（Contributed by Mike）
How and when to use “a” and “the” before a noun is a problem that can be confusing to a lot of English learners.
I need to go to a hospital. Can I borrow a pen?
I need to go to the hospital. Can I borrow the pen?
To understand the difference, we need to understand that any statement has two actors; a sender and a receiver. Using “a” or “the” depends on if both sender and receiver know the identity of the noun.
Here’s an example: “Can I borrow a pen?” In this situation, the sender needs a pen. The receiver has a penholder with seven pens in it. The sender isn’t pointing to the third pen or the fifth pen, or any particular pen. The identity of the pen doesn’t matter, so long as it’s a pen.
Now compare this to “Can I borrow the pen?” In this situation, sender is asking to borrow a specific pen, and receiver knows the identity of the pen. The receiver may only have one pen in a pen-case full of other writing implements. The receiver doesn’t need to guess which pen the sender is talking about.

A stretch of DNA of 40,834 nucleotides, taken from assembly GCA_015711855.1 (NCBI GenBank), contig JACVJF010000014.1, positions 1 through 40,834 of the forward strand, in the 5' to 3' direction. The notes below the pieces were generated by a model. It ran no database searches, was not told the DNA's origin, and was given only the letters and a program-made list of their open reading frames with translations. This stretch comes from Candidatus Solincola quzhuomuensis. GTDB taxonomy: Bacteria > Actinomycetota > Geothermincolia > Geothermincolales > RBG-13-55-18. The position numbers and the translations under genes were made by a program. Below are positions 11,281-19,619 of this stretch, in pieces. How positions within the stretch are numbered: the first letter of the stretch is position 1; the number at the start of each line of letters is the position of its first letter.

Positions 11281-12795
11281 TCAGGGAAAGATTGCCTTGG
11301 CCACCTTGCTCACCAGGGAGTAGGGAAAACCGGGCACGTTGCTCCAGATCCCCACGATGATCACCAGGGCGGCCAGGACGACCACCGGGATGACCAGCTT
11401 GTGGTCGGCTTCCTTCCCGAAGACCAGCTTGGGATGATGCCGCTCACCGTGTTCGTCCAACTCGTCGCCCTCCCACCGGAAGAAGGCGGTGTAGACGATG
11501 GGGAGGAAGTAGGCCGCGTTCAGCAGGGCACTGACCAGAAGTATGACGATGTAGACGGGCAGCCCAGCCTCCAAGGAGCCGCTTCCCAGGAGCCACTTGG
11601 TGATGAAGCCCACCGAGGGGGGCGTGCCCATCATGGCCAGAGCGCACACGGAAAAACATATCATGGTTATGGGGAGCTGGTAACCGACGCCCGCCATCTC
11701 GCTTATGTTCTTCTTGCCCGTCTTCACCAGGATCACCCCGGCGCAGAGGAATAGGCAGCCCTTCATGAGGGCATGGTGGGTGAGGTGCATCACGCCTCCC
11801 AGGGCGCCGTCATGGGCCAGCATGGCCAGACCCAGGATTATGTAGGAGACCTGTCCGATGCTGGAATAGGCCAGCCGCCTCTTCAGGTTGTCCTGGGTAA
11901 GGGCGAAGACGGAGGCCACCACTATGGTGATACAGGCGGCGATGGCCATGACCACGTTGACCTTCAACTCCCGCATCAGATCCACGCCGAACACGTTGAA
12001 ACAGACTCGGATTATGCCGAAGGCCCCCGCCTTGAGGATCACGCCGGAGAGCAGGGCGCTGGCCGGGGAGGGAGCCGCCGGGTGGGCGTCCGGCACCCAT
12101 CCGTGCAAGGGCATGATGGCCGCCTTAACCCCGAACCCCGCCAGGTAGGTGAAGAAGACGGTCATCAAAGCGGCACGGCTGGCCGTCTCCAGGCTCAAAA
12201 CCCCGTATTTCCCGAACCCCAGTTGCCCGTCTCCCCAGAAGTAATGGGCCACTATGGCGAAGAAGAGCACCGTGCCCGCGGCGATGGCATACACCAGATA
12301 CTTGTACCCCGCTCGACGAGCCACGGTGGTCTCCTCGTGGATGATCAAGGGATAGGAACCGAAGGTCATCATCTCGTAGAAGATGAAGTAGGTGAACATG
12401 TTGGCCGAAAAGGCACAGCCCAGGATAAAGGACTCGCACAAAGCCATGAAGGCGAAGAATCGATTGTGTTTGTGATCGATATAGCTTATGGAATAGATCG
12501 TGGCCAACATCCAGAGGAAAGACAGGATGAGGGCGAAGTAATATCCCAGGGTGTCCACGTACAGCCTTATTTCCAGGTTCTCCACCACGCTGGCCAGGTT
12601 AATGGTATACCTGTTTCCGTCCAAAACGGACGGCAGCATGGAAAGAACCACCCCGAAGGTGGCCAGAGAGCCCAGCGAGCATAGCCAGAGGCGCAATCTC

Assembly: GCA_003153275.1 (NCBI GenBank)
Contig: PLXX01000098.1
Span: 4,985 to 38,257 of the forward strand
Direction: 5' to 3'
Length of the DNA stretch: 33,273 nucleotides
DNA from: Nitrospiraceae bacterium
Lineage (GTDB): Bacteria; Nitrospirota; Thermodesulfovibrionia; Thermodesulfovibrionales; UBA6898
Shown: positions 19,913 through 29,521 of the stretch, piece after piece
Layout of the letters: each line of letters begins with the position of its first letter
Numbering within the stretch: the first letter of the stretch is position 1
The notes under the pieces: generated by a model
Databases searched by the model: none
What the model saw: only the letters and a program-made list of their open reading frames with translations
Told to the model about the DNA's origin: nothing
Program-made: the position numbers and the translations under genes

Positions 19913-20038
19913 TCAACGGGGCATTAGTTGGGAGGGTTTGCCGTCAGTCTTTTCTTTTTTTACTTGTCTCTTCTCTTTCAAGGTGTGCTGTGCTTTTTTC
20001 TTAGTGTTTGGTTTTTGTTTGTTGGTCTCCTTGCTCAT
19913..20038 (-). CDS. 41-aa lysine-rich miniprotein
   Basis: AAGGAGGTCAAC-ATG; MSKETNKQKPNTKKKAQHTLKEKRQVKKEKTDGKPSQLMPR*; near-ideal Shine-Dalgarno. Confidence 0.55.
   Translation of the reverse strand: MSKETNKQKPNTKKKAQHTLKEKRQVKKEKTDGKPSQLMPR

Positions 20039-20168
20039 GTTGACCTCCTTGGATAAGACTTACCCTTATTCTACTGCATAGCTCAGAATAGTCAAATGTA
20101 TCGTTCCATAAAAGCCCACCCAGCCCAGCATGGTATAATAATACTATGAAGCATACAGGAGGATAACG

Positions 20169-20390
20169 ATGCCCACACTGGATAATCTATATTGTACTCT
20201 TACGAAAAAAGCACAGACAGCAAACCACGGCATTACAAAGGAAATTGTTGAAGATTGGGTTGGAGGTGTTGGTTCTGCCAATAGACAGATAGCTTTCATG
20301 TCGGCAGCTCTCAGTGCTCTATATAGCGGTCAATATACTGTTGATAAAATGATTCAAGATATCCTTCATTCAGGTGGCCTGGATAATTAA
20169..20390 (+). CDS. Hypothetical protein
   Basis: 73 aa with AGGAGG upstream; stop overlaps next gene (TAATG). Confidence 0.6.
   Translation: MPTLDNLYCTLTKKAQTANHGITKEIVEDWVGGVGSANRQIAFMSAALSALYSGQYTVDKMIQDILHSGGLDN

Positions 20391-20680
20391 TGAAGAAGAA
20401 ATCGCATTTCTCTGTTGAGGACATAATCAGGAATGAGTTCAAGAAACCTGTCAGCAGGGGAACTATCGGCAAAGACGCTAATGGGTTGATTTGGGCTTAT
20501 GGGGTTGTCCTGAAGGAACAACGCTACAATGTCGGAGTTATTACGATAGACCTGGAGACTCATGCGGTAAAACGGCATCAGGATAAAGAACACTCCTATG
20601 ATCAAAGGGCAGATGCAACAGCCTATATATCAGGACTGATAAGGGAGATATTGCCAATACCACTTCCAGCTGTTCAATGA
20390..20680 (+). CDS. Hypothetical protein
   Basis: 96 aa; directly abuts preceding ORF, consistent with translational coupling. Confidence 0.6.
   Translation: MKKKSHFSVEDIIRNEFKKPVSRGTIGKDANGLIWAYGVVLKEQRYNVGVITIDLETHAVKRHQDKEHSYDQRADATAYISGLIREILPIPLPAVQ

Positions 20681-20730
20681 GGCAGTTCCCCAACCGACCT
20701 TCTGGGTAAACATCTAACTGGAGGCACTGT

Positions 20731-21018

But what about something like a location? A sender who says “I need to go to a hospital” isn’t worried about the location; he isn’t worried about the location or name of the hospital, just that is offers medical services. In this case, the receiver may have a hospital in mind, but that information isn’t important to the sender.
A sender who says “I need to go to the hospital” is thinking of a specific hospital, and just as importantly, the identity of that hospital is known to the receiver. Both sender and receiver are thinking about the same hospital, perhaps because it the one they go to regularly, or it’s the closest, or it’s the only one in the town they live in.